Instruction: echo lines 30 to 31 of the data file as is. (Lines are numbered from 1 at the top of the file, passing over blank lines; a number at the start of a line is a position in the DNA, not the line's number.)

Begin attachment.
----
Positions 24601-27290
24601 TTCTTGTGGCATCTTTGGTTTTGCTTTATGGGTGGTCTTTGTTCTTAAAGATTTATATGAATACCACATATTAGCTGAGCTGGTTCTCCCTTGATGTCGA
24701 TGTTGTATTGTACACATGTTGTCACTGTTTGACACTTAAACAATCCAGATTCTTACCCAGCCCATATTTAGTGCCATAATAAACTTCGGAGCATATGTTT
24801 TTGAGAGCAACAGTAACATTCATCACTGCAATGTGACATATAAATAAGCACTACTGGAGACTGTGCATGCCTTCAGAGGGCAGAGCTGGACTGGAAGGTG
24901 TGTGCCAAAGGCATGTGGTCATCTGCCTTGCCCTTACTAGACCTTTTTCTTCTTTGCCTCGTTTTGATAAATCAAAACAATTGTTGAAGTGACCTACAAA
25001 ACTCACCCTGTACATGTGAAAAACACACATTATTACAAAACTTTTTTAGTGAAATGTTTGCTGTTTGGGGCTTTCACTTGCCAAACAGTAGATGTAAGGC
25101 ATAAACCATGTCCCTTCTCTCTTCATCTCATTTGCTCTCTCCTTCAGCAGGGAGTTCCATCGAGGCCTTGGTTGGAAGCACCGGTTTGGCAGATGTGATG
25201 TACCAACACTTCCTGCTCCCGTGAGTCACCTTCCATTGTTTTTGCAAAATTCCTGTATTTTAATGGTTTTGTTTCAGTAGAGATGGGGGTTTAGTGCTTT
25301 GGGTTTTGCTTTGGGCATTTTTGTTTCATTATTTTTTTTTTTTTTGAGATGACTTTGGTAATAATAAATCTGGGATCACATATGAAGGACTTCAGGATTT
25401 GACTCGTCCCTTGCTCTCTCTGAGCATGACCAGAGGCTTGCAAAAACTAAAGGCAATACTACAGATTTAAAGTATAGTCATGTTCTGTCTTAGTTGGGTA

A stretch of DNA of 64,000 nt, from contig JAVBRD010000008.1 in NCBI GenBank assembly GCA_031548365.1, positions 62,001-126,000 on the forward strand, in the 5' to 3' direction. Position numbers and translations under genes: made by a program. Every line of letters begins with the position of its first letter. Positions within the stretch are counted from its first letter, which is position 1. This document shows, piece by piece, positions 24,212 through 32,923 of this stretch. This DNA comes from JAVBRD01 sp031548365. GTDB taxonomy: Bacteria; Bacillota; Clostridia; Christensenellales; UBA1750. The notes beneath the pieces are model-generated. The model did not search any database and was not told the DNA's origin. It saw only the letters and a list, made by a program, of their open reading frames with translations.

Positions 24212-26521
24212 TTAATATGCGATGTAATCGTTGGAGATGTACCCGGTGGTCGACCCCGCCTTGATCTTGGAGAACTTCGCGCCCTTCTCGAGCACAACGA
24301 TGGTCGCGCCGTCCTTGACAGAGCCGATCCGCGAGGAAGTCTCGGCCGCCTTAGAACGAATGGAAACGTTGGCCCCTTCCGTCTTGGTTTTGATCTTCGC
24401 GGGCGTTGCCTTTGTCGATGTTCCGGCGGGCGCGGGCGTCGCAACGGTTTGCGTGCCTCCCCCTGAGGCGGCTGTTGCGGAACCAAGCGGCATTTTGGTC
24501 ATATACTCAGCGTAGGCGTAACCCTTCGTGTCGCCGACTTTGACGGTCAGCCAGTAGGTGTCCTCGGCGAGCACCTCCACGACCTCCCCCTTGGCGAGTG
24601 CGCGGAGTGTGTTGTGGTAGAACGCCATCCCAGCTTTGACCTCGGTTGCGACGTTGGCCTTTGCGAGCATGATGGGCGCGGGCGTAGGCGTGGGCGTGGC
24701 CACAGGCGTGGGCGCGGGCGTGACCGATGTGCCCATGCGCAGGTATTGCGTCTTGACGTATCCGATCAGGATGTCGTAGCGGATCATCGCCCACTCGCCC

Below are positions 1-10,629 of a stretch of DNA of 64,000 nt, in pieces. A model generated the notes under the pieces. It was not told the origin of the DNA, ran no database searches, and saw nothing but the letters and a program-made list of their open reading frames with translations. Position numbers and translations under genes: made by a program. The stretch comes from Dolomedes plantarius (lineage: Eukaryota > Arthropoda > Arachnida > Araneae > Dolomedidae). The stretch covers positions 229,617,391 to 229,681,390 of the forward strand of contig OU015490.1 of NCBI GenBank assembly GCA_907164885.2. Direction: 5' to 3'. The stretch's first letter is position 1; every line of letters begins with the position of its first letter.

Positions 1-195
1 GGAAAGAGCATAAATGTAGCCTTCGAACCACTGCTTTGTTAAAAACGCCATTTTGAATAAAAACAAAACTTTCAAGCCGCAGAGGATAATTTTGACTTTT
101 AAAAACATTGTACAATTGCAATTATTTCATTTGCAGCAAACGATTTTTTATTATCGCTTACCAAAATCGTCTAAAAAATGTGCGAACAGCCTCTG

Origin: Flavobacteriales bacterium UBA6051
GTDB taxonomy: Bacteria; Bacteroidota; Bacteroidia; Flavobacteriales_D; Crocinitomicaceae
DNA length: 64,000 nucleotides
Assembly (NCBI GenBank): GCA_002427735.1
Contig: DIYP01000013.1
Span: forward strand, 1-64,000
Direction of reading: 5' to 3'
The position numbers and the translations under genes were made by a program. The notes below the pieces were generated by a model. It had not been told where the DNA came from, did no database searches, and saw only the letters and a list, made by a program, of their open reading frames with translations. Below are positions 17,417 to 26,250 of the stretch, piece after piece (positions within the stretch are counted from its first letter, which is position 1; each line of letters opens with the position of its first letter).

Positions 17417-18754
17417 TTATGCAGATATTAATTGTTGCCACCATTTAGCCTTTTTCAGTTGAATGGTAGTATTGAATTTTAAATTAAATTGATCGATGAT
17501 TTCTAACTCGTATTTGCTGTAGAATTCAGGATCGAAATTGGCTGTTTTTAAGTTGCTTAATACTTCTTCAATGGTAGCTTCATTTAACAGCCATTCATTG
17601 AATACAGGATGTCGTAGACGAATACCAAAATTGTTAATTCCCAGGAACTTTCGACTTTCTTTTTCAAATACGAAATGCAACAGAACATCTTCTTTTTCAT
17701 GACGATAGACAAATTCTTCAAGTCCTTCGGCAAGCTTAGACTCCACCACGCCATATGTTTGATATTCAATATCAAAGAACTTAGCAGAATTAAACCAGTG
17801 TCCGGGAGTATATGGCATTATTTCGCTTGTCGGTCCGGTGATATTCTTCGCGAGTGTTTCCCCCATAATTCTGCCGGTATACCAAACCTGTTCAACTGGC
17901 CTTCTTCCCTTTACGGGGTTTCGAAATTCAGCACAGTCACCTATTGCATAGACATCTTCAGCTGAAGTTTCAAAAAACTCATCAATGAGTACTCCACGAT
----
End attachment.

The position numbers and the translations under genes were made by a program. The notes below the pieces were generated by a model. It had not been told where the DNA came from, did no database searches, and saw only the letters and a list, made by a program, of their open reading frames with translations. Below are positions 17,417 to 26,250 of the stretch, piece after piece (positions within the stretch are counted from its first letter, which is position 1; each line of letters opens with the position of its first letter).

Positions 17417-18754